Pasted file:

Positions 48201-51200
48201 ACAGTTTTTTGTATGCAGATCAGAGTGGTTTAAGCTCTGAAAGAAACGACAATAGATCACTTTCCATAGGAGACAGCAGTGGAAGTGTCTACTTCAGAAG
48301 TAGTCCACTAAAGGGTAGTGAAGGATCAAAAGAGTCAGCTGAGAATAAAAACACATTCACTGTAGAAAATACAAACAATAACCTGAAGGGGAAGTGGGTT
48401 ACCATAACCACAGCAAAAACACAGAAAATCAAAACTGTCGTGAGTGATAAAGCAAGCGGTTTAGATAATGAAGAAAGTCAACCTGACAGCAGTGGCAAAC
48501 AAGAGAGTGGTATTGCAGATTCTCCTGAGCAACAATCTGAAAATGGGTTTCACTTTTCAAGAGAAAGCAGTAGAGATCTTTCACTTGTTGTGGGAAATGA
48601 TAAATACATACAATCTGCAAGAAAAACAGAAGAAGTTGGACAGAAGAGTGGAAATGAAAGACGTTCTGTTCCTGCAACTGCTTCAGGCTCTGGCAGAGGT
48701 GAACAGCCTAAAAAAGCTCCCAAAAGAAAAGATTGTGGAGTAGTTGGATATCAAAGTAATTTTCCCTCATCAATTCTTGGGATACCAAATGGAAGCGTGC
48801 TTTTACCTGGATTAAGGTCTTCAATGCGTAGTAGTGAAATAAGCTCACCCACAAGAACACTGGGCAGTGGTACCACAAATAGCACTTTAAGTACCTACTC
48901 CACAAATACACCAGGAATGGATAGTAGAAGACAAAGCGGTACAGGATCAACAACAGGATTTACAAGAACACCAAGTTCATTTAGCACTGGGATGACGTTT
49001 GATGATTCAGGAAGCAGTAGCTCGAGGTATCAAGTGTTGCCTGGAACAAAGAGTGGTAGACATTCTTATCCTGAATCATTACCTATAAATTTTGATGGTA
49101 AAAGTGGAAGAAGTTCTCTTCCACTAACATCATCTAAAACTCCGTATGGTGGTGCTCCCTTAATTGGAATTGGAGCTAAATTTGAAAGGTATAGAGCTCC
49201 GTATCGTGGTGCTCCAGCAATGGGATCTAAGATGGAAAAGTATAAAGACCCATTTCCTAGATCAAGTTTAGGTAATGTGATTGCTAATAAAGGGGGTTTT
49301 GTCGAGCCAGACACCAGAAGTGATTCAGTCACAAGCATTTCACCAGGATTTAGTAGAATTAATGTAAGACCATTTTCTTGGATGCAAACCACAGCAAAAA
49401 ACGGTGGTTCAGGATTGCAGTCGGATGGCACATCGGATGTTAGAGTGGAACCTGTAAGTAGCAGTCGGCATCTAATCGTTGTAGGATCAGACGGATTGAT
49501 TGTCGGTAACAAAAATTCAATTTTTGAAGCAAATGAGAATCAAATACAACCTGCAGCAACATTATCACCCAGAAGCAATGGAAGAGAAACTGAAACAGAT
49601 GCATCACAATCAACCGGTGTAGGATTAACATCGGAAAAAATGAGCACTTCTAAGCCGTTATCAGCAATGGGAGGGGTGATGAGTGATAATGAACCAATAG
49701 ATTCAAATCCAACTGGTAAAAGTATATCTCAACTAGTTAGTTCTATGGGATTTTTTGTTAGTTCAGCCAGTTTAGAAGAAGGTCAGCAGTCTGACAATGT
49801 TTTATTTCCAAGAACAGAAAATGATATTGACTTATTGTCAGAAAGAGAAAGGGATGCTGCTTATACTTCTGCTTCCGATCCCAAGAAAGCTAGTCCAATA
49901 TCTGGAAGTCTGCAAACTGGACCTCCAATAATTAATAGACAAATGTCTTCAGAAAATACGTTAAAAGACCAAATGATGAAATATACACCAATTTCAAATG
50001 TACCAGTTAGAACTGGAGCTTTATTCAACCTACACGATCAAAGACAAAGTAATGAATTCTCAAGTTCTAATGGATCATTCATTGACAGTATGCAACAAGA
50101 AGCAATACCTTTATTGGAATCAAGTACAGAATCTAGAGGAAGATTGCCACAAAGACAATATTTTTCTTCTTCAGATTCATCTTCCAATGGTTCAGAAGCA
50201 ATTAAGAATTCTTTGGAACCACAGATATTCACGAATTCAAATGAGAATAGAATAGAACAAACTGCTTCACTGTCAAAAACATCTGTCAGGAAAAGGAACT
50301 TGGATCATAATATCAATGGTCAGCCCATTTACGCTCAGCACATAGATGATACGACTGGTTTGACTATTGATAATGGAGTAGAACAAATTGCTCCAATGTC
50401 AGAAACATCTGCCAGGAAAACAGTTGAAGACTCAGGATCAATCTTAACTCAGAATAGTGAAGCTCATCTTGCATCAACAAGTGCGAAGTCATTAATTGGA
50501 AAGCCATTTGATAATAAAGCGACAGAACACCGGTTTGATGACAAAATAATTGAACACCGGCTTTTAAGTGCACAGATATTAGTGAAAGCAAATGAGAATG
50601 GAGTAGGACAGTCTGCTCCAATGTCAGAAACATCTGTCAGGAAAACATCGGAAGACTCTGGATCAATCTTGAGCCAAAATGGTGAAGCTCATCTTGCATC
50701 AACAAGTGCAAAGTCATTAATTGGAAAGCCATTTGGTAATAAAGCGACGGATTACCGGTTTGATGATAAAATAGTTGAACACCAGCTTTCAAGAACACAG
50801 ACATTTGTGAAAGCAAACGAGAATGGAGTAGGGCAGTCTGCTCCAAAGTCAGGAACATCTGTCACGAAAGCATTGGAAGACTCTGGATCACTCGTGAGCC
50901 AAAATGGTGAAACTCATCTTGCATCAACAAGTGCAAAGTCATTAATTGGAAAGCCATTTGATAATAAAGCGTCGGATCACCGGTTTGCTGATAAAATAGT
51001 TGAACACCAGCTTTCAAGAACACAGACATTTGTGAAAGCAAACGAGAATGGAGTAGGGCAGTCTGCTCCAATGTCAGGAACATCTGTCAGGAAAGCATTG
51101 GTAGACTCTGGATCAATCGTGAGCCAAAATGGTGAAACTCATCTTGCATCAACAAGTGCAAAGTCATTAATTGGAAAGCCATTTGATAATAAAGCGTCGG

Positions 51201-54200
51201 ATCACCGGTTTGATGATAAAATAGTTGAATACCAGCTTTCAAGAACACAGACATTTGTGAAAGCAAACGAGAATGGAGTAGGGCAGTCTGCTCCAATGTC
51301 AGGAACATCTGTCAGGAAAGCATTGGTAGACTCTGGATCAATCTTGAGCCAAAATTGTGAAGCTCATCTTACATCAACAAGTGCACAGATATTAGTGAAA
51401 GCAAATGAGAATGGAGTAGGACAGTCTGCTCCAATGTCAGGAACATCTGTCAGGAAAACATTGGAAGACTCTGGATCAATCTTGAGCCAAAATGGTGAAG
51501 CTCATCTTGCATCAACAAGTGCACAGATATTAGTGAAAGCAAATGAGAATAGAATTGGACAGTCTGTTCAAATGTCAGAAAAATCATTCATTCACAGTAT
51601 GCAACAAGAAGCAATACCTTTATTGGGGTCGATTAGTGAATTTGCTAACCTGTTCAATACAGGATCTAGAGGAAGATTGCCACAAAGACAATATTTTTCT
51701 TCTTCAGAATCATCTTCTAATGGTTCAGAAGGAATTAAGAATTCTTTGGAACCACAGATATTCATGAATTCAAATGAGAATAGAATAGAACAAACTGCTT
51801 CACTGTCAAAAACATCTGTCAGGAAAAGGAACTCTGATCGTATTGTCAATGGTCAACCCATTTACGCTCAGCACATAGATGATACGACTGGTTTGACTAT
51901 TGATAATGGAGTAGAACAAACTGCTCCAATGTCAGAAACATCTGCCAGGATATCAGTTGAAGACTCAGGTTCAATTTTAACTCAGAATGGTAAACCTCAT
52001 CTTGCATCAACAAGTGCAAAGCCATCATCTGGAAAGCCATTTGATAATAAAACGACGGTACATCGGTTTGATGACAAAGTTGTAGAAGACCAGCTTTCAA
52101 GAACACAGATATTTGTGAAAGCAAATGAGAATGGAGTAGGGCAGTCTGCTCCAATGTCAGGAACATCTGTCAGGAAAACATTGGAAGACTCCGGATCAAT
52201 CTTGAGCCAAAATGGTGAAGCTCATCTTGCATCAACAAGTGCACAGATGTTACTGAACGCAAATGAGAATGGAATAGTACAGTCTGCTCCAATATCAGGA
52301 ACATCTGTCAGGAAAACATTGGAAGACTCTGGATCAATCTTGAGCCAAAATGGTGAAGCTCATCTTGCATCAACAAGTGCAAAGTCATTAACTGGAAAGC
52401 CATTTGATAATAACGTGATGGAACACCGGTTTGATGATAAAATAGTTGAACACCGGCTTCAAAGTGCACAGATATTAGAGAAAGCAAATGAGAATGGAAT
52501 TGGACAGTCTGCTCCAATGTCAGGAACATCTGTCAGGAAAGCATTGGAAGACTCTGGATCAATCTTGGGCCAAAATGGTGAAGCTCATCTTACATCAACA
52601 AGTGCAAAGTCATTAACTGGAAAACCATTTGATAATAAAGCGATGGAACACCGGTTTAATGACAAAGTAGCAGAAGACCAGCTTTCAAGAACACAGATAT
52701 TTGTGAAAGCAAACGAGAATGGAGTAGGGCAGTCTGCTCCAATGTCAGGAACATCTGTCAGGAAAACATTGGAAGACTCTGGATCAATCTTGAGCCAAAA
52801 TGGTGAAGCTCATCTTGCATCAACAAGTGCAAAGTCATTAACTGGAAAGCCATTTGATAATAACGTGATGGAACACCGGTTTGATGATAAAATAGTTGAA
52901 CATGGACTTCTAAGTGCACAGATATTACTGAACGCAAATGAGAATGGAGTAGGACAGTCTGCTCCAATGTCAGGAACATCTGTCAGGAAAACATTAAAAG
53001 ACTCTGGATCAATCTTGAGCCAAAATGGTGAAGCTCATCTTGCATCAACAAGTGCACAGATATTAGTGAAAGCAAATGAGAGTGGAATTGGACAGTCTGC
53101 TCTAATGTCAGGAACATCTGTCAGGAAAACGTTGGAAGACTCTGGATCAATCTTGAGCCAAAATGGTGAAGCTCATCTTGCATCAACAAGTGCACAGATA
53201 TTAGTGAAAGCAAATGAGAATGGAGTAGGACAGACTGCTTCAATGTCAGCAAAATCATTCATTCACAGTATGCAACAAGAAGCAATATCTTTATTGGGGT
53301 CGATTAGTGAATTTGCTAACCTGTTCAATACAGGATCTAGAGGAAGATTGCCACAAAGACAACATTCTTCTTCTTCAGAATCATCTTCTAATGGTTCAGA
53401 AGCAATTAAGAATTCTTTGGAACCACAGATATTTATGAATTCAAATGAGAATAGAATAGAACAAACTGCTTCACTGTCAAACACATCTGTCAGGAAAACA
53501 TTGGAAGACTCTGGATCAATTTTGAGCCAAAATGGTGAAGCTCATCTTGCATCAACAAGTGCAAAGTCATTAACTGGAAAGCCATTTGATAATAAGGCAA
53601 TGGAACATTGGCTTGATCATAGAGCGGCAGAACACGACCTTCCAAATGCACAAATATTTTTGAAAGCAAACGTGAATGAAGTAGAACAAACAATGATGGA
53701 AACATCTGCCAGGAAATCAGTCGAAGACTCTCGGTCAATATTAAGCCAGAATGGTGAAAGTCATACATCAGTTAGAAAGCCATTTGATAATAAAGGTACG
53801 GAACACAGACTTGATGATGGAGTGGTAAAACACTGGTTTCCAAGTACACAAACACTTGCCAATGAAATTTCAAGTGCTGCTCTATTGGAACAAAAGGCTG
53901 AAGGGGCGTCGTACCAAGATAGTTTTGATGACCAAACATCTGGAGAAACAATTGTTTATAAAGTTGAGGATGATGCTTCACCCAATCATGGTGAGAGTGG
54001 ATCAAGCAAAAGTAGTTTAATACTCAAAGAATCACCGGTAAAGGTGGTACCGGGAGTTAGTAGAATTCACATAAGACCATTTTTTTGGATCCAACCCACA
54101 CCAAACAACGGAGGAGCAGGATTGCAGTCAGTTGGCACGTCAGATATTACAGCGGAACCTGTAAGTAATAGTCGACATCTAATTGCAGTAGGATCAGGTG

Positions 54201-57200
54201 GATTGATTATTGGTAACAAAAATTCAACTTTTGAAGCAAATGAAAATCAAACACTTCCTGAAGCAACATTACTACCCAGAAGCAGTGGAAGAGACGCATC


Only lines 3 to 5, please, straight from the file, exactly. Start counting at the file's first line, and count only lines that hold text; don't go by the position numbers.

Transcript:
48301 TAGTCCACTAAAGGGTAGTGAAGGATCAAAAGAGTCAGCTGAGAATAAAAACACATTCACTGTAGAAAATACAAACAATAACCTGAAGGGGAAGTGGGTT
48401 ACCATAACCACAGCAAAAACACAGAAAATCAAAACTGTCGTGAGTGATAAAGCAAGCGGTTTAGATAATGAAGAAAGTCAACCTGACAGCAGTGGCAAAC
48501 AAGAGAGTGGTATTGCAGATTCTCCTGAGCAACAATCTGAAAATGGGTTTCACTTTTCAAGAGAAAGCAGTAGAGATCTTTCACTTGTTGTGGGAAATGA